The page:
Apart from the aforementioned resemblance Toby had to Orlando Bloom’s naive William, the characterisation turned out not to be derived from Pirates Of The Caribbean much at all, with Henry Avery quite an interesting, if under-explored, personality. He appeared exhausted with his life as a pirate, and torn by, on the one hand, the demands of his own avarice, and on the other, concerns for his estranged family. The story really could, and perhaps should, have given him more to do than just blunder around following the Doctor most of the time. The nasty moment when he learned that his insistence on retaining the crown may have cost him his son was quite affecting, but this only underlines the point.

The dilemma of taking Rory off the life-support and then racing to resuscitate him was also good stuff. I don’t think any of us were in the slightest doubt really that we were going to hear the sound of him coughing water out of his lungs soon enough, but the director did a clever job of keeping us on tenterhooks a good five seconds after it seemed possible for him to wake up, so it did get scary for just the briefest of brief instances. Really wish Murray Gold hadn’t insisted on punctuating the moment Rory woke up with that ridiculous, over-the-top chord of music though. When will he learn to stop beating us over the head with “destruction-of-the-Death-Star” tunes during moments that would be better served by a soft, sigh-of-relief sound?

The episode also looked superb. Given the first half hour was set almost exclusively on a deck of an early-modern galleon, the visuals avoided feeling samey or monotonous, and some of the effects for the siren were a cut above the usual standard, especially when it turned bright red. The sets were very authentic, even if the sickbay aboard the spacecraft was a bit bereft.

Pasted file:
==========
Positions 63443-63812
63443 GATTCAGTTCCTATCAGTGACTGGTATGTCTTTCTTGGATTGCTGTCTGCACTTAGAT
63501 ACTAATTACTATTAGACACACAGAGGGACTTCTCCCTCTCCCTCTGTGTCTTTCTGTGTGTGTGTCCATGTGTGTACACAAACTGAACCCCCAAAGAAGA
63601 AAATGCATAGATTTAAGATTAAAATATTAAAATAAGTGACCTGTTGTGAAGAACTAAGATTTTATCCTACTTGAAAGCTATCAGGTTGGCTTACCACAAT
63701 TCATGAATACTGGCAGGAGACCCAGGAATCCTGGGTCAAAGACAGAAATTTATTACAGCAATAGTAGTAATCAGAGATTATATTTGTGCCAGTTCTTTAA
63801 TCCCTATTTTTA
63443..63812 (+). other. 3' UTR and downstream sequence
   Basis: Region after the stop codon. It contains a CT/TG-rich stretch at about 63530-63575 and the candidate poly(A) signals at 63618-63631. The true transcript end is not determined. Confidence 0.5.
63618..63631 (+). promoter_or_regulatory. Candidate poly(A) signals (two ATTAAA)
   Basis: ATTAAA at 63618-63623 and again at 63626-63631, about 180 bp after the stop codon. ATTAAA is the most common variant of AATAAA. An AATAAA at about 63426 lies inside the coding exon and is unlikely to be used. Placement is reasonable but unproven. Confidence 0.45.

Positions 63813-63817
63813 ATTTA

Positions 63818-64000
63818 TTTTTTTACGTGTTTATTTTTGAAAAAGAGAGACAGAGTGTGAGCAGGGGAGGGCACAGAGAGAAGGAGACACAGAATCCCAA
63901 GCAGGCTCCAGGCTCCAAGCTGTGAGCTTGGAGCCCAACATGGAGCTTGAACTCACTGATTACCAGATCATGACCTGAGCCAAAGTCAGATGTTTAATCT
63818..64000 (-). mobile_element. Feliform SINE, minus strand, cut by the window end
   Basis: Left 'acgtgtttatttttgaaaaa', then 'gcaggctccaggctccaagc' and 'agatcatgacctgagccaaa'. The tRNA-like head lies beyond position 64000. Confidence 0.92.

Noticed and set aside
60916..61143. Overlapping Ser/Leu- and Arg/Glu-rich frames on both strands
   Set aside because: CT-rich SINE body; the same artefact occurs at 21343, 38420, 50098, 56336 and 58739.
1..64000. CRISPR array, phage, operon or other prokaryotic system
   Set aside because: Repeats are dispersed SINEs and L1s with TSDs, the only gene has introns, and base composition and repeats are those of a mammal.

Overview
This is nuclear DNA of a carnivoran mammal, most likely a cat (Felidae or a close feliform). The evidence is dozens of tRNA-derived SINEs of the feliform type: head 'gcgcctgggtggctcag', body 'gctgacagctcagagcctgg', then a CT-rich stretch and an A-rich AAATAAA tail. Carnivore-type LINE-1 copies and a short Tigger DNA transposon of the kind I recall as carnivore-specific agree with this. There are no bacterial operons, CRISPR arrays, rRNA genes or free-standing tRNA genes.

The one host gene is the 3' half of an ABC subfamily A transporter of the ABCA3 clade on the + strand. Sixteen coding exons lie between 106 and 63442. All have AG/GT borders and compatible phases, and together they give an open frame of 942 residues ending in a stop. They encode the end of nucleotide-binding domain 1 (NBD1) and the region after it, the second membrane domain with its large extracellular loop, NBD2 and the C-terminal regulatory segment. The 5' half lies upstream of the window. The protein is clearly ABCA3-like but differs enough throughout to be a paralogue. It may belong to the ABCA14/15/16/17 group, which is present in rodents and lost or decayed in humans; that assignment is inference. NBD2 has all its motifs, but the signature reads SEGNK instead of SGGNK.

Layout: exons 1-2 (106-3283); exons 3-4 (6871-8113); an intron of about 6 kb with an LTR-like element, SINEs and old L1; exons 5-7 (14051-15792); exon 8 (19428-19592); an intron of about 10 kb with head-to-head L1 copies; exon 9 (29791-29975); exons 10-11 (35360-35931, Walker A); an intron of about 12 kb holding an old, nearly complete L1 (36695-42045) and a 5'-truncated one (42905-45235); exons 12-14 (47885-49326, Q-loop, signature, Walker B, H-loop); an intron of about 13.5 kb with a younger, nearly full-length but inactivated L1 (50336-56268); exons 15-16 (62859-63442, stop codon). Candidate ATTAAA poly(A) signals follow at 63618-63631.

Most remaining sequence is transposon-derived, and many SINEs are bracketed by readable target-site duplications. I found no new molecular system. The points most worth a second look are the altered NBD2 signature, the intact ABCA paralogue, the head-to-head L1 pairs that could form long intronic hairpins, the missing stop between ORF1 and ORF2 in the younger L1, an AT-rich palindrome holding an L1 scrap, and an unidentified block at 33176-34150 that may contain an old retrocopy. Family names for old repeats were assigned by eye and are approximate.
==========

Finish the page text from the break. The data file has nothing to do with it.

Didn’t really need the crude reference to “alien bogeys”, that really did belong alongside the repetitive and puerile flatulent aliens gags from Aliens Of London.

Performances were fine. Karen Gillan seems largely to have dropped the cocky strutting routine from last season, to her eternal credit, Arthur Darvill was a bit of a fifth wheel at times, but what he had to do he did well, and Matt Smith was at his impressive best again. I don’t wish to repeat myself, but his careful, restrained, softly-spoken delivery of most of his lines is such a breath of fresh air after five years of David Tennant’s forced yelling and weeping. The guest cast were generally okay. Hugh Bonneville’s performance veered between worthy gravitas and wooden boredom. Can’t really blame him there. When he had something to do other than chase after the Doctor he was very good, at all other times he didn’t really get much opportunity. Lily Cole did about the best she could with a voiceless part, but it’s hard to say she was really acting. Oscar Lloyd impressed for his age as Toby, while the rest of the pirates were just bit-parts, again not much the actors could do with what they were given.